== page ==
How to buy
Many varieties of potato are available in New Zealand all year round, and it is recommended that you choose the type that is best suited to your cooking needs. Starchy potatoes (such as Agria) are ideal for baking and roasting, as they contain less water and are fluffy when cooked. Meanwhile, waxy potatoes (such as Nadine and Draga) contain more water and are quite dense, and will hold their shape when cooked. Waxy potatoes are ideal for mashing and soups. If you are going to bake your potatoes, try to make sure they are similar size so they will bake evenly.
How to store
Potatoes are best stored in a dry, dark place with good ventilation, as too much light can cause them to turn green and start to sprout. Potatoes also bruise easily, so you should handle them gently and, where possible, leave them in the container they came in from the store. Avoid using potatoes if they feel damp.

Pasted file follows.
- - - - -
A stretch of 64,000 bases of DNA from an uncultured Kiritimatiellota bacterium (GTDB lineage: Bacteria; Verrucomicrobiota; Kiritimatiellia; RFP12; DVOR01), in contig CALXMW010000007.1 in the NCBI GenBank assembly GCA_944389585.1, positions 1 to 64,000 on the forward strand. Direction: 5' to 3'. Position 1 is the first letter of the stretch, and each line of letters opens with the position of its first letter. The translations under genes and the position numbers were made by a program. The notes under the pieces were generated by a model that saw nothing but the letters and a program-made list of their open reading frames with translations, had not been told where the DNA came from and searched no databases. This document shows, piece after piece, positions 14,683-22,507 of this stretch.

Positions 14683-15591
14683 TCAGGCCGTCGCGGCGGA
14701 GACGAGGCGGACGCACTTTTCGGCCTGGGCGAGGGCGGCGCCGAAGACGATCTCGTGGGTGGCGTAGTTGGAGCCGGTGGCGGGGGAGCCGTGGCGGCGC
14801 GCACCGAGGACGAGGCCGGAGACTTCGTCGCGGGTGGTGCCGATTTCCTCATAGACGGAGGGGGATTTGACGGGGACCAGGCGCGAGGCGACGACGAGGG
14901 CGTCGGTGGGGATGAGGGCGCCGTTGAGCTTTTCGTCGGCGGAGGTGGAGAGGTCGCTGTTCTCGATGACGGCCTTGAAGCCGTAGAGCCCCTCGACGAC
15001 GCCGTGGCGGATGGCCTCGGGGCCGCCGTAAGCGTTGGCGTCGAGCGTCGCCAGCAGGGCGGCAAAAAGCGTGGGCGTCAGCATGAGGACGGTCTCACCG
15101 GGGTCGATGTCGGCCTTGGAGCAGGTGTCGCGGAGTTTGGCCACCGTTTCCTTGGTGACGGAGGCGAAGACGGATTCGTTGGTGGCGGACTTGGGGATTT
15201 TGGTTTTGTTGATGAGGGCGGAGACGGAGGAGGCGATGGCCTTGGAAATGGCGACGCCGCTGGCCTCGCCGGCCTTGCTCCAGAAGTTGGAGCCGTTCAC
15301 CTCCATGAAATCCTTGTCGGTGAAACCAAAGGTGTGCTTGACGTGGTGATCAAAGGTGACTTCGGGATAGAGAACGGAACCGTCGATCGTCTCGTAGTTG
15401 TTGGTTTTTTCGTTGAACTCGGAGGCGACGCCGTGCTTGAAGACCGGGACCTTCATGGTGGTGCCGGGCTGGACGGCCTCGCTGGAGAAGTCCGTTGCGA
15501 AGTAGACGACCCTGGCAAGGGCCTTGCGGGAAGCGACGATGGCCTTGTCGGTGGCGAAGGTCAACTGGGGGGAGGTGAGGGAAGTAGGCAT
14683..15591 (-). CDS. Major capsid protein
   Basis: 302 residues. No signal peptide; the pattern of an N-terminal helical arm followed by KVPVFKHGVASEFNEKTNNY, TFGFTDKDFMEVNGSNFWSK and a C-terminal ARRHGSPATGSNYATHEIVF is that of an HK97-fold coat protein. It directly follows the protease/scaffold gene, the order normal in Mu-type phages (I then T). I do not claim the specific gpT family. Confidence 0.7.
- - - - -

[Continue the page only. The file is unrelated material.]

- Dauphinoise Potatoes make the perfect side dish. Place thin slices of potato in a baking tray and cover with a mix of cream and cheese (you can also add garlic and thyme for extra flavour). Bake in the oven for an hour or until the potatoes are tender.
- Soak raw, peeled potatoes before roasting to remove the starch and achieve maximum crispness. Make sure they are dry before placing in a roasting pan, drizzling with olive oil and topping with fresh rosemary, and putting in the oven.
- Make homemade gnocchi by kneading boiled potatoes with plain flour and egg until a dough forms. Roll out into a ¾-inch rope and then slice into gnocchi. Boil the gnocchi for two to four minutes, then serve with your favourite pasta sauce.
- Potato and leek soup is a great option for cooler days. Sauté sliced leeks with onion and garlic, then add chopped potatoes and vegetable stock and simmer until the potatoes are tender. Blend until smooth then return to a simmer, before serving with a parmesan cheese twist.
Potatoes are full of nutritional benefits needed for a healthy lifestyle. They provide carbohydrates, and are one of the most energy-packed vegetables. They are also a good source of vitamin B6, fibre, magnesium and antioxidants – and, surprisingly, have more potassium than a banana.